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Home > Student Corner > Miscellaneous > Latin Abbreviations in Pharmacy Practice

 Written by: Hanan Khalaf. RPH

Abstract:
The history of Latin abbreviations' use in medical practice is very old. The reason why it is important for pharmacy students to be introduced to such terms is they are still widely used in prescription writing and taught to pharmacy and medical students. The following article will discuss common abbreviations still in use nowadays with pros and cons of using them.

 

               

 

 

 

Origin of Latin abbreviations

The use of Latin abbreviations in prescription writing is dated back to 1400s, since Latin was the main language in Western Europe for hundreds of years. Nowadays, the use of Latin in prescriptions is limited to the directions for taking or using the medication.

 

Common Abbreviations

 

Abbreviation

Meaning

Latin

a.c. 

before food

ante cibum

a.d. or AD

right ear

auris dexter

ad. lib.

freely as wanted

ad libitum

a.l.

left ear

aurix laevus

alt. die

every other day

alternus die

alt. h.

every other hour

alternus horis

a.m.

morning

ante meridiem

aq.

water

aqua

a.s. or AS

left ear

auris sinister

a.u. or AU

each ear

auris utro

aurist.

ear drops

auristillae

b.d.

twice a day

bis die

b.i.d.

twice a day

bis in die

cap.

capsule

capsula

div.

divide

divide

eq.pts.

equal parts

equalis partis

gtt.

drop

gutta

h.

hour

hora

h.s.

at bedtime

hora somni

mane

in the morning

mane

mixt.

mixture

mixtura

narist.

nasal drops

naristillae

no.

number

numero

nocte

at night

nocte

O.

pint

octarius

oc.

eye ointment

oculentum

o.d.

daily

omni die

o.d. or OD

right eye

oculus dexter

o.l.

left eye

oculus laevus

o.m.

in the morning

omni mane

o.n.

at night

omni nocte

o.s. or OS

left eye

oculus sinister

o.u. or OU

each eye

oculus utro

p.c.

after food

post cibum

p.m.

afternoon

post meridiem

p.o.

orally

per os

p.r.

rectally

per rectum

p.r.n.

as occasion requires

pro re nata

p.v.

vaginally

per vaginum

q.4.h.

every 4 hours

quaque 4 hora

q.6.h.

every 6 hours

quaque 6 hora

q.d. or QD

every day

quaque die

q.d.s.

four times a day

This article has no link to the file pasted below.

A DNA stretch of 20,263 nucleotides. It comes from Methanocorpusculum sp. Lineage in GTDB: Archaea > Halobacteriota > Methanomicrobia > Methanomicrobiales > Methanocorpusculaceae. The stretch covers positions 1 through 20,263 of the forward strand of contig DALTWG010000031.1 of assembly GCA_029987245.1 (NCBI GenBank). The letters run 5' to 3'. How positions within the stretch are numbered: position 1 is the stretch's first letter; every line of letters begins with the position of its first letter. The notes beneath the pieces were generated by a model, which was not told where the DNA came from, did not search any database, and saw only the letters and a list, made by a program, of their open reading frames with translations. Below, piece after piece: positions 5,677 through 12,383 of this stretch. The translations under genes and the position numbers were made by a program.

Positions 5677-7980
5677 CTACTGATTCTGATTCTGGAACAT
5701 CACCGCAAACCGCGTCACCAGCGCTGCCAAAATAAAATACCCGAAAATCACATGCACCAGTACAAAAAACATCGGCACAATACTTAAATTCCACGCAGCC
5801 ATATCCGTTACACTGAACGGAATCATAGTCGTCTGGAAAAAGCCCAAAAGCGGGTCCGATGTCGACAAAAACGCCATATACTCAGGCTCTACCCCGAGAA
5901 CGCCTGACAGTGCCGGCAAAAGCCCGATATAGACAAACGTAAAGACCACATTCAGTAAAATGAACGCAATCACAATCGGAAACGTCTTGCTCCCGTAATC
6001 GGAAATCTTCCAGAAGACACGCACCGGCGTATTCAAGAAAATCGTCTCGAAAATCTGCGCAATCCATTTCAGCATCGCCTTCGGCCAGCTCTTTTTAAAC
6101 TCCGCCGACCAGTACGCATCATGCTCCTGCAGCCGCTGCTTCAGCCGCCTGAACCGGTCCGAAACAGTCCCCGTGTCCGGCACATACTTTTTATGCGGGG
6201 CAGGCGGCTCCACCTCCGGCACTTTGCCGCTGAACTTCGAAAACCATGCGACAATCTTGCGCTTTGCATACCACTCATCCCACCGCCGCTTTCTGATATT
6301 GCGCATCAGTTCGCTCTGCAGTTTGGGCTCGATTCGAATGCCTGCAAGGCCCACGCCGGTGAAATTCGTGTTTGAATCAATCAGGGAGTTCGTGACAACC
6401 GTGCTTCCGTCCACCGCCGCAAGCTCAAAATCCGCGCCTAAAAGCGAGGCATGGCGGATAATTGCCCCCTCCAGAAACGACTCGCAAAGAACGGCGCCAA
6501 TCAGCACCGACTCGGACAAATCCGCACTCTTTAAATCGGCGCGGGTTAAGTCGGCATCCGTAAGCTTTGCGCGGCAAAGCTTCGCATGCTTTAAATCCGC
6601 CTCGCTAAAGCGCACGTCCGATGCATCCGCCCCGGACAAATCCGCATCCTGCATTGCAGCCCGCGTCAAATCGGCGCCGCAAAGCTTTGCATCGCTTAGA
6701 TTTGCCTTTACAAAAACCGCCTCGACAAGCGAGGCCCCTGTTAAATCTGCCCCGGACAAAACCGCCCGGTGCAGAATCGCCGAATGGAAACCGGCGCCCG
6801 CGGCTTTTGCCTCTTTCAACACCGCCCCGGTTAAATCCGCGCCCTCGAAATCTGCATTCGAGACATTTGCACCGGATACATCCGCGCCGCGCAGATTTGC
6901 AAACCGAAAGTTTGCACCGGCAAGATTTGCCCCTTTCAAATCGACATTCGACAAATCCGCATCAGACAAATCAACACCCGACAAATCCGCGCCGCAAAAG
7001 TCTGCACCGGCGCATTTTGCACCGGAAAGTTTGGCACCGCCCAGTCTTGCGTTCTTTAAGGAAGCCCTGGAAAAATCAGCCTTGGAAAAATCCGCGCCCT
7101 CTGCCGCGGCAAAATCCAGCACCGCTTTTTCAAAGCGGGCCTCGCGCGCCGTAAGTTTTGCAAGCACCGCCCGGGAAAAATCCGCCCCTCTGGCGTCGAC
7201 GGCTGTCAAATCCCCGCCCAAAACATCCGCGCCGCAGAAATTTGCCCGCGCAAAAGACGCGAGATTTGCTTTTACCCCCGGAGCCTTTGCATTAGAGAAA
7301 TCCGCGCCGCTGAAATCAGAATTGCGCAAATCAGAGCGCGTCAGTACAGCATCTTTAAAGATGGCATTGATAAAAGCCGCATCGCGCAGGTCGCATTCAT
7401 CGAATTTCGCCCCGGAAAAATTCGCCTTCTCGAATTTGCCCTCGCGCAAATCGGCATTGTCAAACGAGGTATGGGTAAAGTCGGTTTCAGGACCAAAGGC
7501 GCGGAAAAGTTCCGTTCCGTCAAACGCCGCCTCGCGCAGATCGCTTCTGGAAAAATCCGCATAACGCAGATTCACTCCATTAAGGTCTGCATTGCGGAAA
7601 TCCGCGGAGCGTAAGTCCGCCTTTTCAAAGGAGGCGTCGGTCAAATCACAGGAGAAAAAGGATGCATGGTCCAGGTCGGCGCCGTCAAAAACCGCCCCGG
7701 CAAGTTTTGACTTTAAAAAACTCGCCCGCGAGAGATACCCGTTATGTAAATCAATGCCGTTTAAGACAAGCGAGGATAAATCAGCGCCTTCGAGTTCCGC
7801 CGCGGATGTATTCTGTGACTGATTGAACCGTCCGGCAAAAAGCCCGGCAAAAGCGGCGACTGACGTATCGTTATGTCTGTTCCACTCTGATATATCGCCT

quater die sumendus

q.i.d.

four times a day

quater in die

q.o.d or QOD

Every other day

quaque altera die

q.q.h.

every four hours

quarta quaque hora

q.s.

a sufficient quantity

quantum sufficiat

s.i.d.

once a day

semel in die

Sig. or S.

write on the label

signa

stat.

immediately

statim

supp.

suppository

suppositorum

syr.

syrup

syrupus

tab.

a tablet

tabella

t.d.s.

three times a day

ter die sumendus

t.i.d.

three times a day

ter in die

ut dict. or u.d.

as directed

ut dictum

ung.

ointment

unguentum

 

 

Be careful

Despite their widespread use in prescription writing, some of them are considered dangerous to use by Institute of Safe Medication Practices (ISMP) since they have been found to cause serious medication errors as a result of misinterpretation. Hence, their use is discouraged. Problematic Latin abbreviations are illustrated in the following table:

 

Abbreviation

Intended Meaning

Misinterpretation

Correction

AD, AS, AU

Right ear, Left ear, Each ear

Mistaken as OD, OS, OU (right eye, left eye, each eye)

Use "right ear", "left ear", "each ear".

OD, OS, OU

Right eye, left eye, each eye

Mistaken as right ear, left ear, each ear.

Use "right eye", "left eye", "each eye".

HS 

 

hs  

Half-strength

 

at bed-time, hours of sleep

Mistaken as bedtime

Mistaken as half-strength

Use "half-strength"

 

Use "bedtime"

o.d.  or OD

Once daily

Mistaken as "right eye" (OD Oculus Dexter) leading to oral medications given through the eye

Use "daily"

Per os

By mouth, orally

"os" can be mistaken as left eye

Use "PO", "by mouth" or "orally".

q.d. or QD

Every day

Mistaken for q.i.d,

Use "daily"

qhs

Nightly at bedtime

Mistaken as "qhr" or every hour.

Use nightly.

q.o.d or QOD

Every other day

Mistaken as "q.d" (daily) or "q.i.d" (four times daily)

Use "every other day"

 

 

For a more comprehensive list of problematic abbreviation, check the following link http://www.ismp.org/Tools/errorproneabbreviations.pdf

 

 

References:

http://www.wmhp.org.uk/latin.htm

http://www.ismp.org/Tools/errorproneabbreviations.pdf

http://www.fda.gov/fdac/features/695_prescrip.html

http://www.herbdatanz.com/pharmaceutical_latin_abbreviations.htm

http://latin-phrases.co.uk/dictionary/a/

http://www.medfriendly.com/

 

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